Indie filmmakers are a dime a dozen and with the advent of affordable digital technology, make that a couple dozen. There are some who advocate that the opening of the floodgates between cultural producers and consumers is nothing but bad news for those who appreciate quality cinema and then there are those like myself who argue that for every cheap shot-on-video zombie flick, there’s a diamond in the rough by the name of Matt Porter.
Last month, I had the pleasure of reviewing, "Gunderson’s," a subtle, deadpan comedy of Wes Andersonesque proportions that brought a smile to my face with its embrace of sheer absurdity and wonderful performances. This month, Porter returns to the pages of Rogue Cinema with "More Perfect Union." a 30-minute stunner of a film that proves in addition to delivering the laughs, he can tell a heartfelt dramatic story (with shades of the dry comedic style of "Gunderson’s") with characters we get to fall in love with and despair at the thought of not seeing them again once the end credits roll.
"More Perfect Union" tells the story of Hank (Max Azulay) who after a fight with his girlfriend Dana (Kate Eastman) flees to a bed-and-breakfast in Virginia run by an elderly Indian couple, Sabir and Neha (Arish and Neena Sahani) where he quickly becomes good friends with them. However, this relationship turns sour after Hank and Sabir toss a couple cold ones back one night, much to the chagrin of Sabir’s wife Neha, who throws him out of the house. Feeling responsible for the couple’s separation, Hank resolves to reunite the couple. The irony here being that he himself has an unresolved conflict with his girlfriend whose phone calls he keeps ignoring through the duration of his stay at the B&B.
There are many schools of thought when it comes to what makes a film great. Ideally, every factor in the filmmaking process stands out and comes together to make a strong piece of work. But at the end of the day, the average filmgoer who doesn’t read "American Cinematographer" only cares about two things – story and character and that is what "More Perfect Union" has in spades. The interaction between Hank and Sabir at night over beers is quite engaging as is Hank’s appeal to Neha to take her husband back. The performances all around are spot on and quite frankly are some of the finest examples of acting I’ve ever seen in an indie short film.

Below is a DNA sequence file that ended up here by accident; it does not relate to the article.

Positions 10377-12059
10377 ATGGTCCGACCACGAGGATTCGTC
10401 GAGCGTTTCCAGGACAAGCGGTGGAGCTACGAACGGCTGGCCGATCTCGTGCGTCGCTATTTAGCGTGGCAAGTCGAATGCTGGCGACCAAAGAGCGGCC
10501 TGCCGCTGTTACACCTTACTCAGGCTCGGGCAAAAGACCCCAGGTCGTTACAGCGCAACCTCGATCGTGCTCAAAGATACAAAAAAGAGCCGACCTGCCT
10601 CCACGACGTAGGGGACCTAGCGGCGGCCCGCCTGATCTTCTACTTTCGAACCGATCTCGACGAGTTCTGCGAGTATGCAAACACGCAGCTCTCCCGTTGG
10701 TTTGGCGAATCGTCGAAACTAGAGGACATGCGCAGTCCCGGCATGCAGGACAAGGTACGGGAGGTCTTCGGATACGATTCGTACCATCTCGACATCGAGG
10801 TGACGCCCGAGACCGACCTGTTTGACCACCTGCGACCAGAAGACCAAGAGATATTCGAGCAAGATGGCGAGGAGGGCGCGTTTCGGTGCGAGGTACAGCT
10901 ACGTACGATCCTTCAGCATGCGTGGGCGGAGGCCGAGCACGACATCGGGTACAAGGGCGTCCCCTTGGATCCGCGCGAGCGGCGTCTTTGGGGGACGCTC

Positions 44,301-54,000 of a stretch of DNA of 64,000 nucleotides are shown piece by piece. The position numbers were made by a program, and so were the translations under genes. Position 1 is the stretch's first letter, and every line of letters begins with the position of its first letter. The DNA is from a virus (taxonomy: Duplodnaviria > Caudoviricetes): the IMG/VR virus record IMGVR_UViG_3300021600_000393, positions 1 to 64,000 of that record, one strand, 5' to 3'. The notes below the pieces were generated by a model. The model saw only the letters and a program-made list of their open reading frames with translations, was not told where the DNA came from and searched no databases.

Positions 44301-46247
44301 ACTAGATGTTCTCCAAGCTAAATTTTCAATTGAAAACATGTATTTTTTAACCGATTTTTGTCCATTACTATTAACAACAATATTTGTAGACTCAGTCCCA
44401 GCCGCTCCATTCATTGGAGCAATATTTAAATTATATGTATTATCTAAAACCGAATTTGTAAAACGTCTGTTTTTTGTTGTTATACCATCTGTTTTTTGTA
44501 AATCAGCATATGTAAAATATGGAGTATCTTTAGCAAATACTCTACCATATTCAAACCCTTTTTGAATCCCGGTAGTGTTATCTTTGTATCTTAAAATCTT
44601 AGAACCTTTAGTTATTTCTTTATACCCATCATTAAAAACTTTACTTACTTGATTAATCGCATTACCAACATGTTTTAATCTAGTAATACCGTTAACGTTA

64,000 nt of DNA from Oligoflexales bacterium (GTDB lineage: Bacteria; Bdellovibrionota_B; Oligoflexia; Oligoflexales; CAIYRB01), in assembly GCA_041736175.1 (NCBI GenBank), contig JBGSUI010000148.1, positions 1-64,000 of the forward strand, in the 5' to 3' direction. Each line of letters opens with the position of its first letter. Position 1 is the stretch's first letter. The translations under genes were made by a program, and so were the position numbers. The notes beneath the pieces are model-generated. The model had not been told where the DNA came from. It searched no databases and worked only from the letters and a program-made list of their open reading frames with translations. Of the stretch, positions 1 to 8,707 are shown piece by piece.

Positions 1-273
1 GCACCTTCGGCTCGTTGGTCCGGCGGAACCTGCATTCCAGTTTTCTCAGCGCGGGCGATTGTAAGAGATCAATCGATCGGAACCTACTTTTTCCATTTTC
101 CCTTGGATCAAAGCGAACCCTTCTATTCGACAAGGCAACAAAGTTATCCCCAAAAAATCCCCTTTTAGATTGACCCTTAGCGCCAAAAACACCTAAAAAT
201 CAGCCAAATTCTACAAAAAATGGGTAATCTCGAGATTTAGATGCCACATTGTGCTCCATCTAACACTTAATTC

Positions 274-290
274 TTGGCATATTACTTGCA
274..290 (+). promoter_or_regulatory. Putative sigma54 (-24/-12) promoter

The story itself flows quite well and while the prospect of sitting down to watch a 30-minute "short" film was initially daunting for this reviewer (due to the many, many, MANY terrible filmmakers who try to stuff feature-length stories into a "short film" due of lack of funds to make an actual feature), I’m happy to report that Matt Porter’s skills as a film editor ensures that the experience is so engrossing that time ceases to exist. I was completely absorbed by what I was watching and really felt that I myself was a guest at this B&B and that I was enjoying some of Neha’s famous "grits and curry" and camping out with Sabir as we contemplated life, relationships and everything in-between.
Another major accomplishment in "More Perfect Union" is unquestionably the cinematography of Andrew Ellis. In an age where DPs are apparently epileptics whose inability to hold a camera properly results in chronic shaky hand-held photography, it’s so refreshing to watch a cameraman place his camera on a tripod and beautifully frame shots with shallow depths-of-field and allow the story to unfold without intruding on it with conspicuous "student film-style" camerawork. Clint Eastwood is often accused of being a filmmaker who never met a master-shot he didn’t like. Well, there’s a reason why his films are among the best of their kind and that’s because he doesn’t turn the camera into an attention-seeking whore that makes the audience aware that they’re watching a movie. Great filmmaking is when an audience is so captivated by what they’re seeing that they don’t even realize they’re watching a film. They’re watching someone’s life unfold.
"More Perfect Union" is great filmmaking and Matt Porter is a Clint Eastwood in the making.